Sunday, September 20, 2009

Books: The Changing Role of the Embryo in Evolutionary Thought, by Ron Amundson

I’m well accustomed to the contemporary impetus to hyper-contextualize art and literature—to pull the work down out of the space of the ideal, and tease it apart, qualifying or disqualifying it not by locating any intrinsic Quality (i.e. value, typically of a formal kind) but by revealing the historical and political machinations that, in the mind of the contemporary academic, somehow spring forth art and literature almost in spite of the artist or writer (as opposed to the traditional view, in which the artist or writer births his or her work by a kind of inspired and partnerless parthenogenesis).

Dabbling in extreme relativism myself at times, I fully understand this impulse (though by the nature of the writing here you see that I am ultimately against it). That said, I was always certain that this inclination to contextualize was safely trapped in the (wishy-washy) humanities. The colder realm of science, for example, would be immune to this obsessive historicization, because science moves forward as scientists discover new facts, and subjectivity and feelings don’t enter the lab. But reading Amundson’s book revealed to me that science is just as prone to this kind of infestation.

Amundson is a philosopher and a historian of biology, not a biologist proper, and it is the cross-pollination of these fields that allows this academic parasite ingress to what appears to be science. But in spite of its title, this is not a science book at all. Amundson offers none of his own laboratory research to demonstrate the viability of his argument (I won’t even call it a hypothesis). Instead, he recounts the history, beginning in the 19th Century, of biology’s attempt to understand the process by which life forms are generated. Highly polemical and peppered with as many unnecessary philosophy terms as science terms (woe to the reader who confuses “ontology” with “ontogeny”), Amundson frames that history as an as yet unresolved argument between developmentalists and geneticists (or proto-geneticists, for those 19th Century Darwinists who believed in adaptation, though they were uncertain of its mechanical means).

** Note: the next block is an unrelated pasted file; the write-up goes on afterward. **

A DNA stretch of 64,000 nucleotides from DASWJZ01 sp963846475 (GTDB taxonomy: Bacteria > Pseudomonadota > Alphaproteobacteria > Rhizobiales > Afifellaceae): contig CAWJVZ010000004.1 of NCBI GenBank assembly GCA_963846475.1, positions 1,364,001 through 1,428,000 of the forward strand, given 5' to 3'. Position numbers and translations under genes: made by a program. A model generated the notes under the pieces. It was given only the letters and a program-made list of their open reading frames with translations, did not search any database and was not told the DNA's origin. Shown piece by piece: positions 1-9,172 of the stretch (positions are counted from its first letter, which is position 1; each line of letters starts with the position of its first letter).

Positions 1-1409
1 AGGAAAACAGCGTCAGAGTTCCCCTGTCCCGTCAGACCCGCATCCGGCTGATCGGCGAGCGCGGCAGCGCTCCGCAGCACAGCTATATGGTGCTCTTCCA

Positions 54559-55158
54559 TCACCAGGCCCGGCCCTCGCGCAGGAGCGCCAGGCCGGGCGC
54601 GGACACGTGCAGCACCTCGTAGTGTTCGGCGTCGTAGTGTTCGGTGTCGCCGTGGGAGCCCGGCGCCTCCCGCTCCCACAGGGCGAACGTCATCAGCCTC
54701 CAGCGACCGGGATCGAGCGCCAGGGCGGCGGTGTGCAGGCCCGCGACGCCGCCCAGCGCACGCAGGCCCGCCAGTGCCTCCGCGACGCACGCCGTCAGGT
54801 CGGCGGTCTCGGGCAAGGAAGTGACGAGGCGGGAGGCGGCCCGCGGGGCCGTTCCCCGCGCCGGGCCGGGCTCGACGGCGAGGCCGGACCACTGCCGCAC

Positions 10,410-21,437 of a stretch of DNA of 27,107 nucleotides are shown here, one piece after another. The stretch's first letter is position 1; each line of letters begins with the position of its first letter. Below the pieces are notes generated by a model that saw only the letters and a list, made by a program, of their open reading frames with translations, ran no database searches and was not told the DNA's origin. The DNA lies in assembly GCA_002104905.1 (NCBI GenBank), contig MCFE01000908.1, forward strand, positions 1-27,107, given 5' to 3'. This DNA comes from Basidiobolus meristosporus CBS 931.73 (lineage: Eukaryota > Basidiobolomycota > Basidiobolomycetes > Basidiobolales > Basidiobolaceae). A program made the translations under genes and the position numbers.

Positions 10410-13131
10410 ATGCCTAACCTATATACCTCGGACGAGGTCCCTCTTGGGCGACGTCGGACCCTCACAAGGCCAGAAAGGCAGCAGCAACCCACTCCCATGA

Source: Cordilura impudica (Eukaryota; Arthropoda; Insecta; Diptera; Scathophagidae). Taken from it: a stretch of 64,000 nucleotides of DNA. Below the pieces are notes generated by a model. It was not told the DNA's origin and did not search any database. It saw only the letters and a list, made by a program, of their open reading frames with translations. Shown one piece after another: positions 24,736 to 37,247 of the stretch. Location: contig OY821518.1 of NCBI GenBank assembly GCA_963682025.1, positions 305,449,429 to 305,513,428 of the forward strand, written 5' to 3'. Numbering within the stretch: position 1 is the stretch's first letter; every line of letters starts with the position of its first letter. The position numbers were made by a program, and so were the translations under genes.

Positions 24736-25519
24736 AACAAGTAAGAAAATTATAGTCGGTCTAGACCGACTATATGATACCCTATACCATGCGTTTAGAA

As a layperson who hasn’t thought about these things since AP Biology in high school ten years ago, my ultimate response to this argument may sound na├»ve to Amundson or a reader who has something invested in this controversy. But it seems to me that the development v. selection question is moot; both are valid and it simply depends on the direction in which one faces. The developmentalists, who demonstrate that fetuses of various species temporarily show homologous structures, have located a vestige of an inter-species relationship that fully supports the adaptationists’ belief that species diverge by mutation. Likewise, the adaptationists’ understanding of evolution on a population-level leaves room for the individual ontogeny to be the bearer of that evolution. Amundson admits that this is ultimately a chicken-and-egg question.

But if it is, why has he gotten his skivvies tied up in such a sweaty knot? For more than 250 pages, Amundson rather testily challenges primary and secondary sources, scourges certain 20th Century scientists for misreading certain 19th Century scientists, and creates a bogey man out of the Evolutionary Synthesis. In his concluding chapter, he then waffles a bit and concedes that it is awfully hard to make a case for the developmentalists inside the framework of the Evolutionary Synthesis (after he has spent so much effort discrediting that Synthesis!). Perhaps if he were an actual scientist Amundson would be pragmatic enough to make his argument with data, rather than (often opaque) rhetoric, and I might be more inclined to join his cause. As it stands, I’m still uncertain as to whether his cause even exists outside of his own academic paranoia.

Monday, September 7, 2009

The Meeting at Telgte, by Gunter Grass